Tue, Jul


Dwight YorkeJUST a few days after doubting Kenwyne Jones's confidence, the Trinidad and Tobago and Sunderland striker scored a double in the toughest league in the world to help his club to a 2-1 victory over Blackburn Rovers last week Saturday.

And in the early hours of Sunday morning, Jones' match-winning feat had me thinking that Dwight Yorke is the best-ever footballer to come out of T&T.

For what Jones has been doing for a couple of years, Yorke maintained for more than a decade, during which he became one of the most-loved players and top scorers in the English Premiership.

I'll admit to die-hard fans of Russell Latapy that the Little Magician is the most skilful player this country has ever produced, but "Yorkie" is the complete package.

To the discredit of those who had the opportunity to give Latapy a long-term contract in England, he didn't make it in that most passionate of footballing countries, his physical stature going against him, and he took his kit to Portugal and later Scotland.

Instead, his good buddy Yorke thrived against the most ruthless defenders, scoring crucial goals for Aston Villa at first, helping them to the 1996 League Cup and securing their status as one of the top-ten clubs in England, then confirming his undoubted class with vital strikes for the biggest club bar none, Manchester United, with whom he won the most lucrative prize in club football, the UEFA Champions League, which puts an end to any argument about who's the best ever from Trinidad and Tobago.

And for good measure he also took home a League Championship and FA Cup medal at the end of that magnificent 1998-99 season.

If you ever had the good fortune to see a compatriot score a goal on his "home" ground in the Premier League you would appreciate the fervour and fanaticism that go into that competition, one of my fondest memories being there to see Yorke hit the winner for Villa at Villa Park in August 1997 in a mid-week game against Leeds United, Villa's third or fourth match after a dreadful start to the new season.

"Is that the most important goal since you've been in charge here?" was the gist of what one reporter asked Villa manager Brian Little after the game, while a smiling Yorke signed autographs outside the interview room, just a few steps from his silver Mercedes Benz.

"Start spreading the news, he's playing today, I want to see him score again, Dwight Yorke, Dwight Yorke," the fans at Villa Park, especially the ones at the Holte End, would sing to the tune of the Frank Sinatra hit, "New York, New York", in tribute to their number one player.

Just a few months later, in August '98, those supporters were heart-broken as Yorke headed to the Theatre of Dreams, Old Trafford, where he made Alex Ferguson look like a genius with his canny acquisition, albeit for 12.6 million pounds, scoring goals against Chelsea and Inter Milan, Arsenal and Juventus, and guiding United to their unique treble.

While listing Yorke's accomplishments I'm also forced to recall those who queried his commitment to the national team, countrymen dissing his performances in the red, white and black strip.

But Yorke preserved himself long enough to reap the rewards in the Premiership and still savour his finest hour against Sweden in Dortmund for the Soca Warriors' debut on football's biggest stage at the 2006 World Cup.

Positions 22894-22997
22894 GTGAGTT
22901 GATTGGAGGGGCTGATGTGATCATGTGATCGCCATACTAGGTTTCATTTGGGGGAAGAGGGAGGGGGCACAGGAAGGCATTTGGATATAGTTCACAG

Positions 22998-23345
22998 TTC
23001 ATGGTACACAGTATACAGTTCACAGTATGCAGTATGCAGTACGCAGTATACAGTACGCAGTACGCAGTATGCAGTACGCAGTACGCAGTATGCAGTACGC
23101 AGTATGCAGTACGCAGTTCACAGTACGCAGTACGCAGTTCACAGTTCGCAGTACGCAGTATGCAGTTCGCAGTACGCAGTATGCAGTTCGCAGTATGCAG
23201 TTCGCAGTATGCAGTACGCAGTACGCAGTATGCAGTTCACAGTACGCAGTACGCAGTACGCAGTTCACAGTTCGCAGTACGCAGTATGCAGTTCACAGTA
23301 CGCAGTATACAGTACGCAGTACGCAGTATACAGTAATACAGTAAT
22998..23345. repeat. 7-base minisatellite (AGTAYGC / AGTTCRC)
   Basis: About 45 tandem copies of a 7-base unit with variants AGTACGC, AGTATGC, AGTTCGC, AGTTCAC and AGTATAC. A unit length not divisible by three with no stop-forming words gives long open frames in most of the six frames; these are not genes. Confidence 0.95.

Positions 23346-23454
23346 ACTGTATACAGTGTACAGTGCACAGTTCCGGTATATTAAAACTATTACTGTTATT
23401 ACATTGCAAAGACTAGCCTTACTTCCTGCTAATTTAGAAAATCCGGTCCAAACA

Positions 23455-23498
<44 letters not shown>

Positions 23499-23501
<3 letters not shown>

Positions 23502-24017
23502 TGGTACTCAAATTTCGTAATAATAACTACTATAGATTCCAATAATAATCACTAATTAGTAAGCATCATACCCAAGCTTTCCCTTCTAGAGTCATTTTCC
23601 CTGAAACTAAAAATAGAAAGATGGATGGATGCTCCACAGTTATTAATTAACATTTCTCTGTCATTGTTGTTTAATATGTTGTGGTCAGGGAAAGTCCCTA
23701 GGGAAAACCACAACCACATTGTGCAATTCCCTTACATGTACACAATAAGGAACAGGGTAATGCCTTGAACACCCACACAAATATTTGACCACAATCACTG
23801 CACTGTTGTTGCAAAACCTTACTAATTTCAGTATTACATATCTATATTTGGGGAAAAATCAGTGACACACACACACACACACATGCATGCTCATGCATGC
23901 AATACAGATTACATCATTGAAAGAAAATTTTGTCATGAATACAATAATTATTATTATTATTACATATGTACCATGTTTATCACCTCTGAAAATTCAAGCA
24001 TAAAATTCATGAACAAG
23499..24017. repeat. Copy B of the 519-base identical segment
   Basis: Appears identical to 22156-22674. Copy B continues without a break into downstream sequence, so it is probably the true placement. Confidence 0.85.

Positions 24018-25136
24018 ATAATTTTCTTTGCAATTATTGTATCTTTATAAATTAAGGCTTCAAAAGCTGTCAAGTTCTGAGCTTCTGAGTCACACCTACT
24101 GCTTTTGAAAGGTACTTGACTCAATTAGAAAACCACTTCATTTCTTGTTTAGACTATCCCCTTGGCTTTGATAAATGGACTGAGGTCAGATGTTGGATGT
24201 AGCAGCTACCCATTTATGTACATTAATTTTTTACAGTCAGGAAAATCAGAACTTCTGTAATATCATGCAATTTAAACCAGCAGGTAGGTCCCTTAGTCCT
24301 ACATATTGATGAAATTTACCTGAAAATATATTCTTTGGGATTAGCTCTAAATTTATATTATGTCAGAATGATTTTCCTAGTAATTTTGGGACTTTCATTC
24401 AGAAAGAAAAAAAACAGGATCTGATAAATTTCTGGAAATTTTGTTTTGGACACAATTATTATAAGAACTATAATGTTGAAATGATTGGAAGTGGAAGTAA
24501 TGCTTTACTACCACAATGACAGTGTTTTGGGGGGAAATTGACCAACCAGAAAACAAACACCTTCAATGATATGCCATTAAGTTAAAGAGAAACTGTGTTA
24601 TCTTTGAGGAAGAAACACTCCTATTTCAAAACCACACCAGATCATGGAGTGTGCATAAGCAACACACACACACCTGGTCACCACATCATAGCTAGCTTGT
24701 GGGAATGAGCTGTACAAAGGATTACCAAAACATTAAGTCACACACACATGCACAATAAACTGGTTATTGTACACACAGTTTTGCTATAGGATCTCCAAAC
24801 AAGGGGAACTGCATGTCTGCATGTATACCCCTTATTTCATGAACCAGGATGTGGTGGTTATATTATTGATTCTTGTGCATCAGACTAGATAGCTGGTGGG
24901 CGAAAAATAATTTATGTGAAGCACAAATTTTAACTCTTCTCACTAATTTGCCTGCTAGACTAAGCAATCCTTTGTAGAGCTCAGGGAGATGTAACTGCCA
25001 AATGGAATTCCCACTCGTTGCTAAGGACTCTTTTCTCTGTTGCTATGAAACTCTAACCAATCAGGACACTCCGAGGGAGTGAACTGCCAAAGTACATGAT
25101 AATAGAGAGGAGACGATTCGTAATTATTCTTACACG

So that's the rebuttal to whoever knocked Yorke's patriotism, for make no mistake about it, we would have never made it to Germany without his input.

Before that, the one-time barefoot crab-catcher from Canaan, Tobago endeared himself to the fans of two of the best-supported clubs in world football, Aston Villa and Manchester United. Actually, three if you count Sunderland in his senior years.

Anyway, if you're wondering where this is going, another reason I started this ode to Dwight is because I wanted to put into words the fervent support of football fans in England.

So much so that last week Wednesday, when I had reason to be one of the happiest fathers in the whole, entire world after my daughter got her CXC results, I realised my delight was nothing compared to that of any and every supporter of Burnley FC who was at Turf Moor to see their team beat defending champions Man U 1-0 in their first-ever home game in the Premier League. Now that's happiness!

So with another captivating English season heating up and young Jones making us proud at the highest level, old Yorke, who sadly has not been picked up by any club after being released by Sunderland, is now on the outside looking in, struggling to be match fit as he tries his best to assist in Trinidad and Tobago's efforts to qualify for the 2010 World Cup.

While we cherish his many highlights on the international stage, we have to be grateful that there are the likes of Jones to fill the breach and fill our hearts with pride when we sit down in sports bars like Trotters, amidst all the expatriates in their team jerseys, and see one of our own light up the turf and grab the headlines.

And for a little country, we also have Jason Scotland in the melee, trying to make his mark at Wigan, along with Carlos Edwards, while evergreen Stern John also had his time in the limelight at Birmingham and a few other clubs, preserving the legacy of our sons of the soil, established by Yorke since the early 90s and now maintained by Jones.

And that all leads up to the T&T Under-20s, who have the opportunity to make their name in Egypt when they play in the 2009 FIFA U-20 World Cup.

With Yorke having confirmed the quality of players from the twin-island republic, the U-20s are the ones to follow in his footsteps and join Jones in continuing T&T's presence in the Premier League.

Good luck to them as they head to the Land of the Pharaohs next month.